Date:12/10/2006 URL: http://www.thehindu.com/thehindu/seta/2006/10/12/stories/2006101200831600.htm
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More yield with Surya papaya variety

M.J. PRABU

About thirteen tonnes of fruits can be harvested per hectare

— Photo: IIHR

SWEET TASTE: The fruits are round and medium in size.

PAPAYA, WHICH has traditionally been mainly cultivated as a backyard crop, has become an important commercial crop.

In India, papaya is cultivated on a commercial scale in Karnataka, Bihar, Gujarat, Kerala, Tamil Nadu, Andhra Pradesh, Maharashtra, and Madhya Pradesh.

Papaya is called Pappali in Tamil, Papeeta in Hindi, Omakai in Malayalam, Pharangi in Kannada and Boppayi pandu in Telugu.

Digestive disorders

The ripe fruits are used for table purpose and the raw ones as vegetables. Immature fruits are used for the extraction of papain, which is mainly used in the manufacture of medicines for digestive disorders.

Papaya requires a warm and humid climate for its growth. The crop is highly sensitive to frost and grows well in medium black to red loamy soils.

It is highly susceptible to water logging as the roots get damaged due to water stagnation.

Researchers at the Indian Institute of Horticultural Research (IIHR), Bangalore have developed a new variety called Surya, which is ideal for growing in Karnataka, Andhra Pradesh and Tamil Nadu.

The fruits of this variety are round, medium in size, weighing 600-800 gm.

Shelf life

The flesh is red in colour, firm and has a sweet taste. Once harvested, the fruits have a shelf life of about six days. The variety is generally propagated by seeds. Papaya seeds loose viability very fast if stored at room temperature or sun dried.

Treating the seeds with 0.1 per cent Gibberlic acid for eight hours before sowing enhances germination.

Seeds are sown in polythene bags first and the seedlings are transplanted to the main field later.

The bags should be filled with farmyard manure (FYM), red soil and sand. Generally two seeds are sown in each bag. The ideal time for raising the seedlings is between June and October. About 60gms of seeds are required for a hectare. The seeds germinate in 2-3 weeks' time depending on the temperature.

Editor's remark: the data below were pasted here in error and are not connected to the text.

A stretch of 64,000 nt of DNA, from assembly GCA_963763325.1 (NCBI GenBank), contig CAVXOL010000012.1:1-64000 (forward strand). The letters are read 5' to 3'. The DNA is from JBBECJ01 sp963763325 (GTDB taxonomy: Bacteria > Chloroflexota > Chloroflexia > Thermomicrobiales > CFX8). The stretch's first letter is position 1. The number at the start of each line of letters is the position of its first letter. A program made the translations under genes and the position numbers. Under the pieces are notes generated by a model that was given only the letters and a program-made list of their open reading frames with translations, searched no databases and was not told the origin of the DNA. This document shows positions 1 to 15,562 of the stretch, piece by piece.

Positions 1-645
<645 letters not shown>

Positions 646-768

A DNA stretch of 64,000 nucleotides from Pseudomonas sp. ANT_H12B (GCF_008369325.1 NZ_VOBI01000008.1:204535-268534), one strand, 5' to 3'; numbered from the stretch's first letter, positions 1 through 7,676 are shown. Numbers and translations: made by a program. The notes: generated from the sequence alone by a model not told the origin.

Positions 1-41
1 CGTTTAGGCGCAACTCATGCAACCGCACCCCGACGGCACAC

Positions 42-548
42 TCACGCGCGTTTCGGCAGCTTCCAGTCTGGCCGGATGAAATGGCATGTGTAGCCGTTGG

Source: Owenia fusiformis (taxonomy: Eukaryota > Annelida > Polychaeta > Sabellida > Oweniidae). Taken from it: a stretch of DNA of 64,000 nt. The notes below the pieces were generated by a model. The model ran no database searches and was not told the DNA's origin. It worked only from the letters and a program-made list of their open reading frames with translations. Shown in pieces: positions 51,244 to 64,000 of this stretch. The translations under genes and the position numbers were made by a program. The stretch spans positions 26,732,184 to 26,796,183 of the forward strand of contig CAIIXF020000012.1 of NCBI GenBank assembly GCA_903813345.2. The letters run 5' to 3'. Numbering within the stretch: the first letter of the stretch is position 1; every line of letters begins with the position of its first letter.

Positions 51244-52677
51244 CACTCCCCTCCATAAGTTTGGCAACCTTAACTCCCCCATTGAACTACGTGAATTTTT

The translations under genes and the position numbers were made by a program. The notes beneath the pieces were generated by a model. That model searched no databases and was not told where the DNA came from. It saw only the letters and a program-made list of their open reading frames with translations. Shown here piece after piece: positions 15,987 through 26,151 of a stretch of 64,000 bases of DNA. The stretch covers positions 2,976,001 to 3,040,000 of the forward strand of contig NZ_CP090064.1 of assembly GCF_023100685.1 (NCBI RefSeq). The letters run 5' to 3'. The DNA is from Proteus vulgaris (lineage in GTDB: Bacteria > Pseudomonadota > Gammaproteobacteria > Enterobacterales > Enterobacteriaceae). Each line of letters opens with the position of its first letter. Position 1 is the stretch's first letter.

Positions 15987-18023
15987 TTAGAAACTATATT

Generally 45 to 60 day-old seedlings are preferred for transplanting to the main field.

Seedlings older than 60 days are avoided as their roots get damaged while transplanting. Irrigation is linked to the soil condition. Water logging should be avoided as this variety is susceptible to root rotting, according to the researchers.

In the main field, cubical pits of about 45 cm{+3} are dug at a spacing of 1.8 mts between individual pits.

Fertilizer application

The pits are filled with red earth and FYM and one plant per pit is planted.

Generally 90gms of urea, 250gms of super phosphate and 140gms of muriate of potash per plant are recommended. The fertilizers should be applied once every two months.

Surya is susceptible to anthracnose, powdery mildew, root rot and ringspot virus, which can be effectively controlled by proper management practices.

Yield data

The variety comes to harvest in 9 to 10 months after transplanting and yields 50-60 kg of fruits per tree per season. About 13 tonnes of fruits can be harvested per hectare.

The fruits are harvested when they exhibit streaks of yellow colouration. As the trees are not very tall, the fruits can be hand picked.

The economical yield in papaya is for a period of three years. Although the tree continues to yield after that, it is not economical to maintain it after three years.

For more information readers can contact the Director, Indian Institute of Horticultural Research, Hessarghatta Lake Post, Bangalore, phone:080- 28466420 and 28466421 ext: 227, email: fruits@iihr.ernet.in

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